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The Red Sox Can’t Let This Happen Again with Rafael Devers

With Xander Bogaerts officially gone, the Red Sox should be laser-focused on extending Devers.

Boston Red Sox v Baltimore Orioles Photo by G Fiume/Getty Images

It happened again. The Boston Red Sox, one of the most valuable franchises in sports, let alone baseball, allowed another homegrown star player to go without putting up much of a fight. Of course, they were more actively involved with the jettisoning of Mookie Betts to the Los Angeles Dodgers in early 2020, since they actually traded him, but the front office certainly had a hand in losing Xander Bogaerts to free agency by letting him get there in the first place. For the last year or more, Bogaerts’ future with the Red Sox was in flux and at every turn, all the way to the finish line, it seems like the organization either failed at or were disinterested in keeping him in Boston.

Luckily (or unfortunately, depending on your perspective), the Red Sox have another chance to actually keep a star player they developed in Rafael Devers. The 26-year-old will be an unrestricted free agent after next season and with Bogaerts now gone, all eyes will turn to how the Red Sox will approach negotiations with their All-Star third baseman. While their handling of the Betts and Bogaerts situations doesn’t inspire confidence, perhaps those experiences will provide ample motivation to get Devers extended and soon. Or, perhaps of the three, Devers was always whom they wanted to sign to an extension and this is just that strategy (is trading Betts and losing Bogaerts a strategy?) playing out.

Of course, the Red Sox shouldn’t need extra incentive to give Devers a big-time payday. Since his breakout year in 2019, following the growing pains of 2017 and 2018, Devers has been among the best hitters in baseball. He is tied with Carlos Correa, Ronald Acuña Jr. and Will Smith for 23rd in wRC+ among qualified batters in the last four years and tied with Manny Machado for 15th in fWAR among the same group in the same time period. Devers stands even higher when just compared with his Red Sox teammates (or former ones), as Bogaerts is the only Red Sox player with more fWAR since 2019.

Devers is seemingly only getting better, as he has been an All-Star in each of the last two seasons while continuing to improve his output at the plate, hammering balls into oblivion like few other batters around. While his defense isn’t the best and he does chase a bit too often, Devers is already a certified elite hitter and as he enters his age-26 season, he’s only just getting into his prime. When you add it all together, it’s tough to see why the Red Sox haven’t already extended Devers. There is even less of an excuse now that Bogaerts is headed to San Diego.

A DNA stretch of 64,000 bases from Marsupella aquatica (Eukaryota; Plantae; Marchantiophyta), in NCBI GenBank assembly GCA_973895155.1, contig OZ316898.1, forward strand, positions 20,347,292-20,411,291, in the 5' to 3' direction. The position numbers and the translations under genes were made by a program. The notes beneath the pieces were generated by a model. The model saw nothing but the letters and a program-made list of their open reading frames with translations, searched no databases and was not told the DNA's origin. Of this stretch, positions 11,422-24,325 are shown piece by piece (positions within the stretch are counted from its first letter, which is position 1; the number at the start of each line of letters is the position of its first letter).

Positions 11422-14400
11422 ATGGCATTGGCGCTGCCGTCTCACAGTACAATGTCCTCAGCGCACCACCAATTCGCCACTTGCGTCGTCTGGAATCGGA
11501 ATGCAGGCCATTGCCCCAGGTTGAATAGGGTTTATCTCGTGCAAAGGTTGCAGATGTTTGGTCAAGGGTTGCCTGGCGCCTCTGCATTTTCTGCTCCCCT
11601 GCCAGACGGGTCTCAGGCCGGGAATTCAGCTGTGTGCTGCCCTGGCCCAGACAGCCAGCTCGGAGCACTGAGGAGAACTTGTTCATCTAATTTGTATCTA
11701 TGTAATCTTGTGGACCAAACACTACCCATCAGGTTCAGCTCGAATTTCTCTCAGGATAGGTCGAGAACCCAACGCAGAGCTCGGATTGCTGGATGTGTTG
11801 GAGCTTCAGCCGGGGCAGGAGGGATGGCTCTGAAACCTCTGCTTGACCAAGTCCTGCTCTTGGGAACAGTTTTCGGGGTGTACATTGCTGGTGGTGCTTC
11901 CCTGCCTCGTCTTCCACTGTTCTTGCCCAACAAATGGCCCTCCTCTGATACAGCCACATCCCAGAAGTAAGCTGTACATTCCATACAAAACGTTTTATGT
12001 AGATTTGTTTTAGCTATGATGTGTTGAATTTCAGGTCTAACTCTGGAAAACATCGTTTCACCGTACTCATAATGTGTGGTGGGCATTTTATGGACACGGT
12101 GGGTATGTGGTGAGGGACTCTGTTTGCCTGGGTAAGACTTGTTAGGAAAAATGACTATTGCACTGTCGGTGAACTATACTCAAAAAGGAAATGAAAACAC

Speaking of Bogaerts’ deal, how might that affect the Devers situation? To start with, even though the Red Sox should still be paying Bogaerts, they aren’t, which should open up some payroll availability to, I don’t know, cut the check for a 26-year-old All-Star. Earlier this fall, Red Sox chief baseball officer Chaim Bloom spoke about his desire “to build around” Devers, and this winter would be an excellent time to back that up with a new deal.

Unfortunately, extending Devers is not just a matter of having more money with which to play. The last year-plus of negotiations with Bogaerts can’t have escaped Devers’ view, and not just because they played on the same side of the infield. For a player like Devers, who will likely be cementing his future for the next five to 10 years with his next deal, the Bogaerts and Betts situations don’t exactly paint the Red Sox in the best light. In addition, Devers and Bogaerts were clearly pretty close, and while I don’t think Devers will necessarily spurn the Red Sox out of loyalty to Bogaerts, it won’t help the Red Sox’s negotiating position either.

Speaking of those negotiations, in an ideal world, they would have been finalized months ago, and Devers would already be getting ready to start the first year of his new contract. That’s obviously not the case, and while it would make sense to accelerate those talks to avoid another year of drawn out negotiations, rumors and newspaper quotes, I’d expect a new deal won’t come before the spring. If it doesn’t come by then, and talks spill into the season, the degree of difficulty to bring back Devers will only get higher, perhaps insurmountably so.

No matter when a deal comes to fruition and with whom it’s with, Devers is going to get a massive haul when he eventually signs a new contract. Last year, only five third basemen accumulated more fWAR than Devers: Manny Machado, Nolan Arenado, José Ramírez, Austin Riley and Alex Bregman. Machado is about to enter the fifth year of a 10-year, $300 million deal; Arenado is midway through his eight-year, $260 million deal; Ramírez signed a seven-year deal worth $141 million last spring; Riley got a 10-year deal worth $212 million last summer; and Bregman has two years left on the five-year, $100 million deal he signed before the 2020 season. Machado, Riley and Bregman all signed their deals before their age-26 seasons, which is just where Devers is in his career. Based on those comparisons and as salaries continue to balloon, you can expect Devers will get somewhere between five to 10 years at an average annual value exceeding $25 million, and that’s probably being conservative.

As I wrote earlier, the Red Sox have said they are committed to keeping Devers around, even hand waving the possibility of trading him. Of course, we’ve heard that more than once before with the current front office only to watch things crumble, first with Betts and then with Bogaerts. But there is still time to make up for it, somewhat. So, I will now address the Red Sox directly: You traded Betts and bungled things with Bogaerts. Don’t do the same thing with Devers.